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Factors affecting the choice of Capital Structure

Last Updated : 06 Apr, 2023
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What is Capital Structure? 

Capital structure decisions involve determining the types of securities to be issued as well as their relative share in the capital structure. The financial decision regarding the composition of the capital structure is made after the financial requirements have been established. It entails determining how much money should be raised from each source of funding. In short, capital structure decisions involve determining the type of securities to be issued and their relative capital share.

Capital Structure refers to the proportion of debt and equity used for financial business operations. 

Based on ownership, sources of business finance are classified into two categories:

  1. Owner’s funds(Equity): They are composed of retained earnings, preference share capital, and equity share capital.
  2. Borrowed funds(Debt): They are made up of bank deposits, loans, and debentures. Banks, other financial institutions, holders of debentures, and the general public may all lend money for it.

The following formula can be used to calculate the debt-to-equity ratio:

1. \frac{Debt}{Equity} ; or

2. \frac{Debt}{Debt+Equity}

(When debt is taken as the proportion of total capital)

Important Points about Debt and Equity:

1. Nature: Equity is the owner’s money, whereas debt represents funds that have been borrowed.

2. Cost of Debt is less than Cost of Equity: The debt involves less cost as compared to equity. First, the interest paid on the debt is deducted while calculating tax liability. Second, the risk of lenders is less than that of equity shareholders as they get assured returns every year. Thus, they require a lower rate of return as compared to equity shareholders. Hence, increasing the use of debt, while maintaining the cost of equity lowers the overall cost of capital.

3. Debt is riskier than Equity: Debt is risky because it is a legal obligation of the business to make payments of common interest. In case of failure of payment, debt holders can claim over the assets of the business and if a company doesn’t pay the return of principal, it may enter liquidation or another insolvency stage. On the other hand, equity shareholders do not create a legal obligation on the business to pay a dividend if it is running at a loss. Hence, increasing the use of debt increases the financial risk of a business.

It can be concluded that the capital structure represents the percentage of debt to equity in the capital structure. The capital structure of the business impacts the profitability and financial risk of the business. It is very difficult to define what kind of capital structure is best for a business. It must ultimately increase the value of equity shares or maximize the wealth of equity shareholders.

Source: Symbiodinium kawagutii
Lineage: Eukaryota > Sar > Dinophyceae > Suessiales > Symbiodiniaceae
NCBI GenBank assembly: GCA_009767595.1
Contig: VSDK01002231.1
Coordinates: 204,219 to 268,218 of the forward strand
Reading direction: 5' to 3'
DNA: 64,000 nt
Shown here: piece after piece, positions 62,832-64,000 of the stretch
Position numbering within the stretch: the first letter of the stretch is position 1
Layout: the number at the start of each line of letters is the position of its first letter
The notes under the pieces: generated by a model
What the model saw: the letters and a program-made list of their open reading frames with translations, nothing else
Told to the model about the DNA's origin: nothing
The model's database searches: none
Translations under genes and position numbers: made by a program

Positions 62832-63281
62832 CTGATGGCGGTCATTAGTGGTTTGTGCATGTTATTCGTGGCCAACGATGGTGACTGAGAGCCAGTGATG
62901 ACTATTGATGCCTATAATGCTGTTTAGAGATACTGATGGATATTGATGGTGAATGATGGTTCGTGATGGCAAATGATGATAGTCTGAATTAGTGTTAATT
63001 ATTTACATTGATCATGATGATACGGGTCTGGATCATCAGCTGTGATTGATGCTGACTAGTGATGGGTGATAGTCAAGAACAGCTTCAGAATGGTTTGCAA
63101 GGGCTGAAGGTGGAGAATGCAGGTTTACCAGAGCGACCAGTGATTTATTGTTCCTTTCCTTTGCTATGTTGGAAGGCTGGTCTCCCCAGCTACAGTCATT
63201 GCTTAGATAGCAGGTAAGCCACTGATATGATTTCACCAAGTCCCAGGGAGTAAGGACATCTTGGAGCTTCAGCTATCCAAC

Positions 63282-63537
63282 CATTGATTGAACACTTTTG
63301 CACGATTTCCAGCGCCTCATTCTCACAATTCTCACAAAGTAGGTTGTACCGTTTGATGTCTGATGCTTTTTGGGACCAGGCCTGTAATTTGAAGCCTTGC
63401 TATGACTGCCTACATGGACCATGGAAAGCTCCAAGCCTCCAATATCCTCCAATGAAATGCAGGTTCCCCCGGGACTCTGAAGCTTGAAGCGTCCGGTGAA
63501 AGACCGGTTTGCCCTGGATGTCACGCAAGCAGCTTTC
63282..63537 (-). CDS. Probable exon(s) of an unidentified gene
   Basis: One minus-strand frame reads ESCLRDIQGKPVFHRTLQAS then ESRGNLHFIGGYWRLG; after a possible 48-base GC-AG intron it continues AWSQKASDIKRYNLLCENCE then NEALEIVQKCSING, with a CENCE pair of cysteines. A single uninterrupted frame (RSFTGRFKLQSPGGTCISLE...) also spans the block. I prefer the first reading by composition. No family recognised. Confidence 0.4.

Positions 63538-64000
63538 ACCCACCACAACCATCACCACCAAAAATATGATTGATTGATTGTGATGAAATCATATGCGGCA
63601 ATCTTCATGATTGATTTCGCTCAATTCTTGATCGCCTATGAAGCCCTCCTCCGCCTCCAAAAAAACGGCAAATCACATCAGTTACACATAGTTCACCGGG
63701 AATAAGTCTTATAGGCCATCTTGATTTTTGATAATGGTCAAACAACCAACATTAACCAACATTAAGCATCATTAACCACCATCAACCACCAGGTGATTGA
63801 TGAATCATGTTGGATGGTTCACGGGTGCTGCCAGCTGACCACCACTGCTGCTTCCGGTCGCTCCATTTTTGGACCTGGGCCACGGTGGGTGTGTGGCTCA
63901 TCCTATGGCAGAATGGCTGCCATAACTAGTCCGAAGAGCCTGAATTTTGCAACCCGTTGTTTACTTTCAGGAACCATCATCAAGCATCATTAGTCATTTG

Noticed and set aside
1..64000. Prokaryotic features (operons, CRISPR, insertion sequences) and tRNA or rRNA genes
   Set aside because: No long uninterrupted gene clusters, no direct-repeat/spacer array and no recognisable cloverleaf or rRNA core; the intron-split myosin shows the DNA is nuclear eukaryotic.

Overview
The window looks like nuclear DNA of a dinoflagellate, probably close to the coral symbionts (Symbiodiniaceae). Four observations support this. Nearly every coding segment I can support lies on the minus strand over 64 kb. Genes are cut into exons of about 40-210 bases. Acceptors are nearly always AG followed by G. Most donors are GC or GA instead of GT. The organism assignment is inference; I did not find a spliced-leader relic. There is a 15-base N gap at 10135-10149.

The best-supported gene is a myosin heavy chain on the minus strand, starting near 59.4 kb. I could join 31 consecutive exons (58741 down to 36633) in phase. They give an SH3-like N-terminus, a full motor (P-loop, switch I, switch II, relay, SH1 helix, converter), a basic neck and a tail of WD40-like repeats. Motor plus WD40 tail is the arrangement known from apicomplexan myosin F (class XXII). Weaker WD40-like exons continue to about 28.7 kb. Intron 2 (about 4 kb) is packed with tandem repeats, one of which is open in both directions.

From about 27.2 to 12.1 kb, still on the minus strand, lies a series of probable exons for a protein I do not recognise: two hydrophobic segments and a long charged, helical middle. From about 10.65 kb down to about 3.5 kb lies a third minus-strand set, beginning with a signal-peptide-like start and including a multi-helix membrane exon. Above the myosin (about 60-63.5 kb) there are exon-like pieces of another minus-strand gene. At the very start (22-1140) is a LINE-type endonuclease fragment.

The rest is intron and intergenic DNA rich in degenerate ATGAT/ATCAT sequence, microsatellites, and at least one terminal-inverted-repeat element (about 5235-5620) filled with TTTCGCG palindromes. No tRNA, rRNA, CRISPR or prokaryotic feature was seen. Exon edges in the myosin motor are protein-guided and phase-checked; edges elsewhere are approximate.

Factors affecting the Capital Structure

1. Cash Flow Position:

The composition of the capital structure is determined by the business’s ability to create cash flow. It is essential to consider the cash flow in the future to choose the capital structure. The company must have sufficient funds for funding business operations, investing in fixed assets, and fulfilling debt obligations, such as interest and capital repayments. The firm must pay dividends to preferred shareholders, fixed-rate interest to debenture holders, and loan principal and interest. Sometimes, a company produces sufficient profit but is unable to produce cash inflow for payments. If the company does not make its financial commitments, it may become insolvent. Therefore, the expected cash flow must match the obligation to make payments.

If a company is confident in its ability to generate sufficient cash flow, it should use more debt securities in its capital structure; however, if there is a cash shortage, it should use more equity securities since there is no obligation to pay its equity owners.

2. Interest coverage ratio(ICR):

ICR signifies the number of times a company’s earnings before interest taxes (EBIT) meet its interest payment. The ICR specifies the number of times EBIT can repay the interest obligation.


A high ICR shows that companies can have borrowed funds due to the lower risk of making interest payments whereas a lower ratio shows that the company should use less debt.

3. Return on Investment(ROI):

Return on Investment is a crucial factor in designing an appropriate capital structure. 




In case ROI> Rate of interest, then the company must prefer borrowed funds in capital structure whereas in case ROI <Rate of interest on debt, then the company must avoid debt and use equity financing.